Injured buckling

Discussion in 'New Roundtable' started by el005639, Nov 4, 2019.

  1. el005639

    el005639 Founding Member

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    Any veterinary people out there.

    I raise blackbuck antelope. I have a young buckling about 5 months old who got tore up by a dog. I'm trying to save him so that he can grow up and I can sell him off.

    His underside around his groin is totally exposed. I have had him on daily shots on penicillin for about 10 days. And have been using sulfa dine cream on the wound. It looks like its paying off because I am seeing pink flesh where it was just white. I am keeping him in a clean dry place where flys cant bother him.

    My questions are
    I have heard of using sterilized honey to speed the growth of new tissue. Has anyone heard of this?
    Second question is it better to have the wound open to the air so that it can freely drain and stay dry or should we cover it so it stays moist.
     
  2. Bengal B

    Bengal B Founding Member

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    Wouldn't honey draw a lot more flies?
     
  3. el005639

    el005639 Founding Member

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    Probably but I have him in a fairly sterile environment because the wound is terrible. I'm actually surprised he has lived this long.
    I'm told that it is a therapy being used on humans, they think the natural sugars in the honey speed cell growth.
     
  4. CajunlostinCali

    CajunlostinCali (877) 522-5001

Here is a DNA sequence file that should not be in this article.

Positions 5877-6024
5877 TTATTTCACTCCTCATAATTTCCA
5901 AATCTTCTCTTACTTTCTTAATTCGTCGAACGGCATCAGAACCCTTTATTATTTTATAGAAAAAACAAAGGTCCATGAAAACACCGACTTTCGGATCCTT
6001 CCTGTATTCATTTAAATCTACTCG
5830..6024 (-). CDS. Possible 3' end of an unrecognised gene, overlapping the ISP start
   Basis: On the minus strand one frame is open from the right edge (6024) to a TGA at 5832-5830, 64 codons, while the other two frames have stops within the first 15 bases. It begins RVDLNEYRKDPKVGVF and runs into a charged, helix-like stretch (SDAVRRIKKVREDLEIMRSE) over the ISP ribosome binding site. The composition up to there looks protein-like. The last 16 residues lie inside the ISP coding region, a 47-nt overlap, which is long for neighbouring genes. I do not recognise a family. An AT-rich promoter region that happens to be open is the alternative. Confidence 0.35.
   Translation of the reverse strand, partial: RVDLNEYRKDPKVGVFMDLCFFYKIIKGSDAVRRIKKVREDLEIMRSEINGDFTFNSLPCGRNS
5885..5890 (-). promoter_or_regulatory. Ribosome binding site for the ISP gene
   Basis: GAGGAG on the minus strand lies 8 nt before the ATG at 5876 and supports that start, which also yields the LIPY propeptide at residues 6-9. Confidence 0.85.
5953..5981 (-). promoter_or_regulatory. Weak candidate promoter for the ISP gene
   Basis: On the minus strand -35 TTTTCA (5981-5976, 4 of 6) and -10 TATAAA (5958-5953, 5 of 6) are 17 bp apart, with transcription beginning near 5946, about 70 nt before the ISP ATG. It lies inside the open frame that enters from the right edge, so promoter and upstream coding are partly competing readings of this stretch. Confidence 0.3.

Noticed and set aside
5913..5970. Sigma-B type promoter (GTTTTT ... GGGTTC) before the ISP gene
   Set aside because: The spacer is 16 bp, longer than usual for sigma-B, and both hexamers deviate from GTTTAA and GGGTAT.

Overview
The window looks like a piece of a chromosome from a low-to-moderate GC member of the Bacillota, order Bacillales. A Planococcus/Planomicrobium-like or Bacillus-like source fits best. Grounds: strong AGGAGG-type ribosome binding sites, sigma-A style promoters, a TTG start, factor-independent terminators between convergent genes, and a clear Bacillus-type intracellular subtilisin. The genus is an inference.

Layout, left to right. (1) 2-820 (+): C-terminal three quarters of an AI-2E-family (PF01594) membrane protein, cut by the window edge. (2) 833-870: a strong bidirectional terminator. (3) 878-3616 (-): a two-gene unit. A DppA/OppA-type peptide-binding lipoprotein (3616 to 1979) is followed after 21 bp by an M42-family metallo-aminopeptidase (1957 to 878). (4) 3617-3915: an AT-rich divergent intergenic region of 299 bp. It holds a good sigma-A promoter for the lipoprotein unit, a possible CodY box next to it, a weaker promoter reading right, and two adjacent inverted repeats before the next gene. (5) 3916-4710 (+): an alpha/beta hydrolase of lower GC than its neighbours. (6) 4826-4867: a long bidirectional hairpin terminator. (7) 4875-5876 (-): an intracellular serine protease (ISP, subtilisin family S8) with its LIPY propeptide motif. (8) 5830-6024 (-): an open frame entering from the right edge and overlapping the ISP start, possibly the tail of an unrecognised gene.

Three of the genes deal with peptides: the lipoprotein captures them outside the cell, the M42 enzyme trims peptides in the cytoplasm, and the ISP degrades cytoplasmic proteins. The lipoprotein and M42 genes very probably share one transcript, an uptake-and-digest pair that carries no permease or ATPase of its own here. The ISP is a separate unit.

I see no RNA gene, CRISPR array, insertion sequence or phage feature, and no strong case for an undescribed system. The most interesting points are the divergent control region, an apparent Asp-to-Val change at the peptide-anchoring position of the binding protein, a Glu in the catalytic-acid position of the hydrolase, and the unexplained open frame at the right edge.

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    Honey is a great choice as it is loaded in anti bacterial and inflamation properties. Lavender is also a good choice. Tea tree oils are phenomenal for preventing infection, but can be a little uncomfortable. The smell will keep the little guy from licking the affected area if he can reach.
     
  5. jvalhenson

    jvalhenson Veteran Member

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    we have to treat lots of injuries to dogs horses and cows and you are doing about all you can do. I would hold off on the honey unless you can keep him from getting to it he will probably lick himself way to much with honey on there unless you can someone keep him from doing it. Keep it clean and dry and administer antibiotics either orally, with cream, or both is about all you can do. Animals come through some gruesome looking injuries on their own that people would never survive even with medical care so any help you are giving him is probably worth 20 times what you think its doing. Keep him hydrated even if you have to put him on an IV
     
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  6. el005639

    el005639 Founding Member

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    Thank you for the insight
     
  7. el005639

    el005639 Founding Member

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    Just a quick update. The little buck is doing well. His wounds are almost healed. It more or less looks like road burn were the skin has been removed on his inner legs. Still a wase to go but no more infection. I honestly did not think he would make it but I'm certain he will now.
     
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  8. KyleK

    KyleK Who, me? Staff Member

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    Great to hear. I love to hear success stories like this.
     
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  9. Bengal B

    Bengal B Founding Member

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    After all the care you have given him you save his life you can't sell the little buckaroo to be shot by some rich guy who wants to put his head on his wall. Make him a pet and a stud animal.
     
  10. el005639

    el005639 Founding Member

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    It's all about horn length. At about 3 years you want 20 or more inches, 26 is ideal. Then he could stud. But it will be hard to part with him no matter what.
     

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